5th Disease

5th disease, also known as Erythema Infectiosum (infectious redness) or slapped cheek syndrome is one of the outward appearances of an infection by Parvovirus B19. Until 2005, this was the only form of Parvovirus that infected humans and is not to be confused with the Parvovirus that may infect a family pet. The name fifth disease comes from its traditional classification as one of the five rash-causing diseases of childhood, and although the illness itself is not limited only to children it is most common in those between 5 and 15 years of age.

Similar to other rash causing conditions, once a person has had the disease they become immune to it, and it is thought that around 50-60% of adults will come under this category. Another similarity is that once the rash appears, the patient is usually no longer contagious. For those who have not been infected before, the adults most at risk from the disease are those who work with children, such as teachers and healthcare professionals.

5th Disease Symptoms

Although the most common symptom of infection by Parvovirus B19 is the so-called "slapped cheek" rash (5th disease), there are other less common symptoms that may be experienced too such as headaches, fever, joint pain and sore throats. These symptoms usually appear before the rash itself, and the illness can seem to have passed until the rash appears a few days later. Joint pain in particular is more common in adults who become infected.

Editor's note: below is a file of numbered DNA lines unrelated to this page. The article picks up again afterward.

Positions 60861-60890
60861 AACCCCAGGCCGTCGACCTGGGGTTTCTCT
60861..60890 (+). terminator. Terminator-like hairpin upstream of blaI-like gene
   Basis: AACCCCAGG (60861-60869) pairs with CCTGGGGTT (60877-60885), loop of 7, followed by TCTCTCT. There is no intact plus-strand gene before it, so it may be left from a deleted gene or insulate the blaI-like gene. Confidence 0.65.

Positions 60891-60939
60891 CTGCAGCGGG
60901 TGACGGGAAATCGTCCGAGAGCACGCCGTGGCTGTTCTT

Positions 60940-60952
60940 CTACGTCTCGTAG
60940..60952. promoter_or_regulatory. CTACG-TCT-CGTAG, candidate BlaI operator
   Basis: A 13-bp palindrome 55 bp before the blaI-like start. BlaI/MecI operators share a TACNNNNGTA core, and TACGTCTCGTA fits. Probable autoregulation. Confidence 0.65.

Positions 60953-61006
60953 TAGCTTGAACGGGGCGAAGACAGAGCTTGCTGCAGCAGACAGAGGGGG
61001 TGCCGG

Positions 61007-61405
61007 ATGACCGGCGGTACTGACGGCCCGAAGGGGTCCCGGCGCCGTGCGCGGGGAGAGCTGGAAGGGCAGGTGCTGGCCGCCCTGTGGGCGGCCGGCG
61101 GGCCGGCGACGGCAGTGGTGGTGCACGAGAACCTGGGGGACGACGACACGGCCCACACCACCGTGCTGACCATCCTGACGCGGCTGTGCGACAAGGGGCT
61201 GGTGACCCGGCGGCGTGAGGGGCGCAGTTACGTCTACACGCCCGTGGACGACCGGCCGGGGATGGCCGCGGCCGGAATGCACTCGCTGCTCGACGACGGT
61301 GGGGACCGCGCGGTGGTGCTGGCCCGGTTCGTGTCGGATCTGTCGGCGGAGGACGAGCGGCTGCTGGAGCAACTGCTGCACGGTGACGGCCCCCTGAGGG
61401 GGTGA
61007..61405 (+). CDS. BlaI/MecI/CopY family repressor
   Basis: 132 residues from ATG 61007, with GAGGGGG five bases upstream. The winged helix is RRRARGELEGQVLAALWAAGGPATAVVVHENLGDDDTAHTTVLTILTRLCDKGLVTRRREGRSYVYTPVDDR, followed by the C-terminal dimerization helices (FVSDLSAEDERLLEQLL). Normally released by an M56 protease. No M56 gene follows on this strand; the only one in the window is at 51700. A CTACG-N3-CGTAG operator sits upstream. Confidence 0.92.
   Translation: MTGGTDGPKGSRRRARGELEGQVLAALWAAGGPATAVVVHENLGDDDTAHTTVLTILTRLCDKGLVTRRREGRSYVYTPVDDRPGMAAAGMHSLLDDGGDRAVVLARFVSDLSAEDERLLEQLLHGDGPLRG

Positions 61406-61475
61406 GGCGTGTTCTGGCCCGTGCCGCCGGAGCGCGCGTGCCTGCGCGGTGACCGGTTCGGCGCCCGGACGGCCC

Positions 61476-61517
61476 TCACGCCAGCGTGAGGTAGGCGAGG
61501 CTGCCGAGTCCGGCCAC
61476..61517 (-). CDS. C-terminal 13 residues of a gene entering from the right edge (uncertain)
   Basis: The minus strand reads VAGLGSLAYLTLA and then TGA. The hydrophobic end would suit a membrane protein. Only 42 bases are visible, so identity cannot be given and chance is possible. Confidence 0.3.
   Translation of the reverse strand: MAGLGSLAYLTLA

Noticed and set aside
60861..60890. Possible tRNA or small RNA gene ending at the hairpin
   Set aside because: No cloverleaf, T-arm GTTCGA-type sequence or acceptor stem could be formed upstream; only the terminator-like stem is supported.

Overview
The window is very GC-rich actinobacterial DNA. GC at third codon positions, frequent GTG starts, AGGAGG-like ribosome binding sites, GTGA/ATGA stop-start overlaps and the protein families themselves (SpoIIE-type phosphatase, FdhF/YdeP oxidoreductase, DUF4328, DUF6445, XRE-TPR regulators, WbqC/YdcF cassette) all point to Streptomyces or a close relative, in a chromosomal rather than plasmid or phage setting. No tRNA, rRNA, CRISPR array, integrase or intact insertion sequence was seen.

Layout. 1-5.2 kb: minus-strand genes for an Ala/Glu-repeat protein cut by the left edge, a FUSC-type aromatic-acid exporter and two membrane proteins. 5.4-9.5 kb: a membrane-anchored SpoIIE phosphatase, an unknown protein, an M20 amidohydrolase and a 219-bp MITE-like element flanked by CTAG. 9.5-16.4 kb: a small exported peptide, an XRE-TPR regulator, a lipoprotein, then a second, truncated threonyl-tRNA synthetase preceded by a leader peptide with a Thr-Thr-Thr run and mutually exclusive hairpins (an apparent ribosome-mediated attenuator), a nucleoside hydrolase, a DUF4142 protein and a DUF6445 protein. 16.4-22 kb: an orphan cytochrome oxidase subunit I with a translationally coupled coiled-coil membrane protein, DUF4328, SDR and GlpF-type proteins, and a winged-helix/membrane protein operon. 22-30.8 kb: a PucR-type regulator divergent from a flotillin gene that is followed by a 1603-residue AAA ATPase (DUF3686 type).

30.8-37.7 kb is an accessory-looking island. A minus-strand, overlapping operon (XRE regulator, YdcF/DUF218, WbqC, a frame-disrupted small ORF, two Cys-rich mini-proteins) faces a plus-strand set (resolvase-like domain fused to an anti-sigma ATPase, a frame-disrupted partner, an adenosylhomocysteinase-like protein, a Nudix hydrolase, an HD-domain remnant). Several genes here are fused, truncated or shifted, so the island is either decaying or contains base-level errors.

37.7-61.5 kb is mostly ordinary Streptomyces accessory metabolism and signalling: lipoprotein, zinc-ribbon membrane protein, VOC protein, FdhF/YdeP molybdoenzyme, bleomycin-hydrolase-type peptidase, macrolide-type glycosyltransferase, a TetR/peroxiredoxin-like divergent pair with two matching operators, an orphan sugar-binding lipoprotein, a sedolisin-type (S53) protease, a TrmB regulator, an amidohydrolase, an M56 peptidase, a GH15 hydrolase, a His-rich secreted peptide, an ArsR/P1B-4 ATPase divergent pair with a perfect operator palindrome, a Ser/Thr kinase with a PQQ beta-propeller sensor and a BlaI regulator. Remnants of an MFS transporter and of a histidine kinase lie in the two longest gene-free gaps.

Some people who become infected may not even realize it, as it is not unheard of for there to be no symptoms at all. In these cases the only way it can be detected is to test for it. In adulthood, women are more prone to developing the symptoms than men, and they can last up to several months.

Treatment and Prevention

Unfortunately, there is no vaccine to protect against infection from the Parvovirus B19, nor is there an instant cure if you become infected. However, as has already been mentioned, if you have previously been infected then you can safely assume you are immune.

The only thing you can really do in case of infection is to get plenty of rest and use some form of pain medicine to control the symptoms. For children, an infant suspension type medicine is probably best, but to be sure you should always ask your doctor or pharmacist before giving medication to children. Also, since the infection is contagious, particularly before the rash, try to minimize the patient's contact with others. If the patient has a blood disorder or low immunity, you should be on the safe side and consult a doctor for advice.

Both 5th disease and the virus that causes it are relatively harmless conditions, and as such they are not really worth losing sleep over. The virus will clear up on its own given time, so if your children become infected the best thing to do is simply to pamper them until they are feeling better.